Wednesday, November 14, 2012

Birds? What birds?

Tree felled by the storm.
Another week of busy-ness out here at West Campus and just some odd schedules.  The months ahead will be interesting as Sue might not be contributing to the WC blog but may have to do a post or two about things downtown.  I had an unplanned short birding session due to a fire alarm but it was chilly and started to snow so birds were scarce.  We did have a decent movement of raptors heading south earlier in the week but over all the week ended quiet.  The bird feeders are up and running (except for a stolen one), all our data is being recorded and added to the New Haven Bird Clubs winter feeder survey. 

Male sachem skipper- a new late date for the state of CT

OK So here are the birds... let's organize them by color this week. 

Black-capped Chickadee
Rock Pigeon
Dark-eyed Junco
Blue-headed Vireo
White-breasted Nuthatch
Cooper's Hawk
Sharp-shinned Hawk

Downy Woodpecker (ok they're black and white)
American Crow
Fish Crow
Brown-headed Cowbird
Common Grackle

Mourning Dove
European Starling
Wild Turkey

White or Yellow
American Goldfinch
Herring Gull
Ring-billed Gull
Cedar Waxwing
Eastern Phoebe

Reddish-brown or Brown with red
Song Sparrow
House Finch
American Robin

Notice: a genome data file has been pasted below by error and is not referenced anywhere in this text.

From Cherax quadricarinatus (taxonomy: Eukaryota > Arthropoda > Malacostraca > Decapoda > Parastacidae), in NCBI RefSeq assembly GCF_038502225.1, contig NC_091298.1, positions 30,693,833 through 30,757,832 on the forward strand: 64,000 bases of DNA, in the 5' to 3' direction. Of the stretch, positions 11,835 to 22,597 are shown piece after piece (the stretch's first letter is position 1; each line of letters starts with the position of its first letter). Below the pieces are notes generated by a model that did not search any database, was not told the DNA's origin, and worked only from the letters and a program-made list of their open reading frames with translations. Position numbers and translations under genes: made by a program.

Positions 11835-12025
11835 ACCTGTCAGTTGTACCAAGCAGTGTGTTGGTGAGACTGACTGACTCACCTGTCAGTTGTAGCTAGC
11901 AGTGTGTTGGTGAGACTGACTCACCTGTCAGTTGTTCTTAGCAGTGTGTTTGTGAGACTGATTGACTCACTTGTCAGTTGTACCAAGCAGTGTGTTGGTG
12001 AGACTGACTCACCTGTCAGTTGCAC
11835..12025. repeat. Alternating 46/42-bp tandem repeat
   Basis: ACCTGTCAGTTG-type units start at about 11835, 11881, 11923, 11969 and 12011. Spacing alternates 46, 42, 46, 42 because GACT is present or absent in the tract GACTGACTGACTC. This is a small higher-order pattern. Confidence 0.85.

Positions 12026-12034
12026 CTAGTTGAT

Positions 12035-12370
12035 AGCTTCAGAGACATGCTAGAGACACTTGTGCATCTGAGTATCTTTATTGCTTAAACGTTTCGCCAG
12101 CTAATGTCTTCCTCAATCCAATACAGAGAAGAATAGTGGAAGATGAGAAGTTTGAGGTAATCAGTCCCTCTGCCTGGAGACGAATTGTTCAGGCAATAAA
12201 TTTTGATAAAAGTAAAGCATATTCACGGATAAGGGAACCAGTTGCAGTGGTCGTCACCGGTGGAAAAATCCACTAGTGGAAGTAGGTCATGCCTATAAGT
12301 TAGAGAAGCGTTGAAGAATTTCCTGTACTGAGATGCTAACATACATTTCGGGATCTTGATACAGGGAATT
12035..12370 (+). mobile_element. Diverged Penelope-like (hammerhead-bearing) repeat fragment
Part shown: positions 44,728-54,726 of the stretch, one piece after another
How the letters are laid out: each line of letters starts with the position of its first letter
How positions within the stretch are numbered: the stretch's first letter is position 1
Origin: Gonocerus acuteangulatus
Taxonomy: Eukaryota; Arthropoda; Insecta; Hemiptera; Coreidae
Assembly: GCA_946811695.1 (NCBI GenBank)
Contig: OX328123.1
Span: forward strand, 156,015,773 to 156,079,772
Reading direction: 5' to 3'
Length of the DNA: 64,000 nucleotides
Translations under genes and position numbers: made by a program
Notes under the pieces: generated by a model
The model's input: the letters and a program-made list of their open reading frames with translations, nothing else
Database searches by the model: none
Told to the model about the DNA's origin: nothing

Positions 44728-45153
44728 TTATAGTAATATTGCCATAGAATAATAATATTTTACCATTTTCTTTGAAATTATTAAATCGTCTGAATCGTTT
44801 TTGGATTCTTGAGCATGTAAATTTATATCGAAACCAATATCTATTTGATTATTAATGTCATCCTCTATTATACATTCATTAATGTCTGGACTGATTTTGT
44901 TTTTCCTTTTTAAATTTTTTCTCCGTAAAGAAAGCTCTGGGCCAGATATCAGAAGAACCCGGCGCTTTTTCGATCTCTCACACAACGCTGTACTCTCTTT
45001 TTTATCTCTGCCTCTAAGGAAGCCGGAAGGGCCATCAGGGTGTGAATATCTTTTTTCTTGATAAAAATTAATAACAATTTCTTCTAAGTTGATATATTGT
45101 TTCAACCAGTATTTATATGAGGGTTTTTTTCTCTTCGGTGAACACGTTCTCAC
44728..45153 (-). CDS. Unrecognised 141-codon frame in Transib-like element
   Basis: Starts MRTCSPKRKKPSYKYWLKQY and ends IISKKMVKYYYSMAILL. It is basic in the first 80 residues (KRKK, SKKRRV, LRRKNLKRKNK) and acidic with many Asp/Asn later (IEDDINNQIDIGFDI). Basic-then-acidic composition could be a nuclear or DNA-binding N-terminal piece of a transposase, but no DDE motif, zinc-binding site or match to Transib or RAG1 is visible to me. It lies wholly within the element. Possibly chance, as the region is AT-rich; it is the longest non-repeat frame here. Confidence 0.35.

Red-tailed Hawk
Hermit Thrush
Red-shouldered Hawk
Purple Finch

White-throated Sparrow
House Sparrow
Canada Goose
Chipping Sparrow

Blue Jay

Cedar Waxwing- where is our Bohemian?

Of course these color categories are pretty arbitrary.  Most people might think of the Accipiters (Cooper's and Sharp-shinned Hawks) as brown and they are as young birds but at this point in migration the juveniles have mostly all moved through and the adults with grayish-blue backs are predominant.  Purple and House Finch females are really just brown and white.  Birds like Cedar Waxwings are filled with gradations and splashes of waxy colors.  Now that species are limited, it's time to pick out the little details.  Especially since by looking at the details we might find something really exciting. 

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